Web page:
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What happens to the posterior compartment and bowel symptoms after sacrocolpopexy? evaluation of 5-year outcomes from E-CARE.

  • Author(s): Grimes, Cara L
  • Lukacz, Emily S
  • Gantz, Marie G
  • Warren, Lauren Klein
  • Brubaker, Linda
  • Zyczynski, Halina M
  • Richter, Holly E
  • Jelovsek, J Eric
  • Cundiff, Geoffrey
  • Fine, Paul
  • Visco, Anthony G
  • Zhang, Min
  • Meikle, Susan
  • NICHD Pelvic Floor Disorders Network
  • et al.

Published Web Location

https://www.ncbi.nlm.nih.gov/pubmed/25181375
No data is associated with this publication.
Abstract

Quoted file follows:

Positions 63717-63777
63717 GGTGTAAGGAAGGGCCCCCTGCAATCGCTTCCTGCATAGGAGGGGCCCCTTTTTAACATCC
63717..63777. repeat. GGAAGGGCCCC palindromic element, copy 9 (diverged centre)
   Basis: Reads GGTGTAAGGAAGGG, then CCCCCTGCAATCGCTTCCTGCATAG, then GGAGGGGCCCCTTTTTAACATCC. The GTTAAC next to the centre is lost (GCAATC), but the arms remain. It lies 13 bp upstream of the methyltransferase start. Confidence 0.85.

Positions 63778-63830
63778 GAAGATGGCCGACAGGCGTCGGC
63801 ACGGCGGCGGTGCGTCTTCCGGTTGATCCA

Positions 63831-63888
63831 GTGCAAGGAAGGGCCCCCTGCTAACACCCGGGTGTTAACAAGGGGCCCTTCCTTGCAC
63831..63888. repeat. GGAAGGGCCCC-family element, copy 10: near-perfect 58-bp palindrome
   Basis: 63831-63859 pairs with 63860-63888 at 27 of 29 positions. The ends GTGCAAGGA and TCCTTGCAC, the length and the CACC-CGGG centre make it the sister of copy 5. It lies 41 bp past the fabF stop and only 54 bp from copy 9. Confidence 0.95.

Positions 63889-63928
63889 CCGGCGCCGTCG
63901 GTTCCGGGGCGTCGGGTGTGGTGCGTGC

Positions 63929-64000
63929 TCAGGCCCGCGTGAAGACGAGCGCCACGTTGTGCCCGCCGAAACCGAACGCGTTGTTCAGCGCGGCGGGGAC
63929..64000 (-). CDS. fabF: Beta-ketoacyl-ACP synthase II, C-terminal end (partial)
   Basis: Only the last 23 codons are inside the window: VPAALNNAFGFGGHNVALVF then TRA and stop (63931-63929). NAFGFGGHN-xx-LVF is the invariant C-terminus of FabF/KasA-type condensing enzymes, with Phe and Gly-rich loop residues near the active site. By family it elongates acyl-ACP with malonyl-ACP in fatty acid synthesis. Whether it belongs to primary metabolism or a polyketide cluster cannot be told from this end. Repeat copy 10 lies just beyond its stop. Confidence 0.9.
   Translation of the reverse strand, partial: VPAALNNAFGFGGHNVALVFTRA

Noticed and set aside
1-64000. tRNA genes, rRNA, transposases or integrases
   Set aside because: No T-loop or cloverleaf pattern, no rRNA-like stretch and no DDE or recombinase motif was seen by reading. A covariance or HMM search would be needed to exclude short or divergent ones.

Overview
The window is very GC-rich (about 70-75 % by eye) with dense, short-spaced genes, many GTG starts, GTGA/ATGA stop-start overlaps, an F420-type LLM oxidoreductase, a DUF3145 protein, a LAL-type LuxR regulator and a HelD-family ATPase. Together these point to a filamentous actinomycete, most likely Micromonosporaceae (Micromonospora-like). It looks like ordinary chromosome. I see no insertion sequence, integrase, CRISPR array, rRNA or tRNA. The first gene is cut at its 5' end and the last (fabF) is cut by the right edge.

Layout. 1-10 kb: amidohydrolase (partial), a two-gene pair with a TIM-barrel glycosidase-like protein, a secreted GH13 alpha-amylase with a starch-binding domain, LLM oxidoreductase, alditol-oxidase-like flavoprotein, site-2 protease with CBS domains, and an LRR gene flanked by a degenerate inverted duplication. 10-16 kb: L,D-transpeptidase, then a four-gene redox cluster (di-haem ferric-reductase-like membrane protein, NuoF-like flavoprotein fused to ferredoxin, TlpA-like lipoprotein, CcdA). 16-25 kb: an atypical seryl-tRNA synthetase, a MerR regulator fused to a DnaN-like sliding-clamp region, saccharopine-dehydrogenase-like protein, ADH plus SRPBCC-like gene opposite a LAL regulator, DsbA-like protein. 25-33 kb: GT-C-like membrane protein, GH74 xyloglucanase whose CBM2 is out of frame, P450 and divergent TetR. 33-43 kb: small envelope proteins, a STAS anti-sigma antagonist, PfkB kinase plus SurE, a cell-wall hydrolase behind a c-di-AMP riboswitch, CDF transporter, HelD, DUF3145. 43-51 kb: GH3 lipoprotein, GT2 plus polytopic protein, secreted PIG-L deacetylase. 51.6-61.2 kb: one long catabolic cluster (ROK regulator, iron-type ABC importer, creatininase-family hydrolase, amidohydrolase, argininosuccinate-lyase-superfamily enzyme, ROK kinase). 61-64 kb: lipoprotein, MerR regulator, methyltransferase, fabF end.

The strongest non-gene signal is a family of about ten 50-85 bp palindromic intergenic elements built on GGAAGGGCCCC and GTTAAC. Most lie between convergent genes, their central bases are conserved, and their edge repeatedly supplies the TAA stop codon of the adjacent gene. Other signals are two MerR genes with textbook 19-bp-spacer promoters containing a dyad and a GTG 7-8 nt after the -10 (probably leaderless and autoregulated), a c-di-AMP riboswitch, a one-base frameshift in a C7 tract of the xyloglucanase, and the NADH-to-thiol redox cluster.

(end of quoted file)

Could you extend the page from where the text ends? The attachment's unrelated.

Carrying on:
The objective of this study was to describe posterior prolapse (pPOP) and obstructed defecation (OD) symptoms 5 years after open abdominal sacrocolpopexy (ASC).We grouped the extended colpopexy and urinary reduction efforts trial participants with baseline and 5-year outcomes into 3 groups using baseline posterior Pelvic Organ Prolapse Quantification (POP-Q) points and concomitant posterior repair (PR) (no PR, Ap <0; no PR, Ap ≥0; and +PR). Posterior colporrhaphy, perineorrhaphy, or sacrocolpoperineopexy were included as PR, which was performed at surgeon's discretion. Outcomes were dichotomized into presence/absence of pPOP (Ap ≥0) and OD symptoms (≥2 on 1 or more questions about digital assistance, excessive straining, or incomplete evacuation). Composite failure was defined by both pPOP and OD symptoms or pPOP reoperation.Ninety participants completed baseline and 5-year outcomes or were retreated with mean follow-up of 7.1 ± 1.0 years. Of those with no PR (Ap <0), 2 women (2/36; 9%) developed new pPOP with OD symptoms; 1 underwent subsequent PR. Nearly all (23/24; 96%) with no PR (Ap ≥0) demonstrated sustained resolution of pPOP, and none underwent PR. Fourteen percent (4/29) of +PR underwent repeat PR within 5 years, and 12% had recurrent pPOP. Regardless of PR, OD symptoms improved in all groups after ASC, although OD symptoms were still present in 17% to 19% at 5 years.Symptomatic pPOP is common 5 years after ASC regardless of concomitant PR. Obstructed defecation symptoms may improve after ASC regardless of PR. Recurrent pPOP and/or reoperation was highest among those who received concomitant PR at ASC. Further studies identifying criteria for concomitant PR at the time of ASC are warranted.

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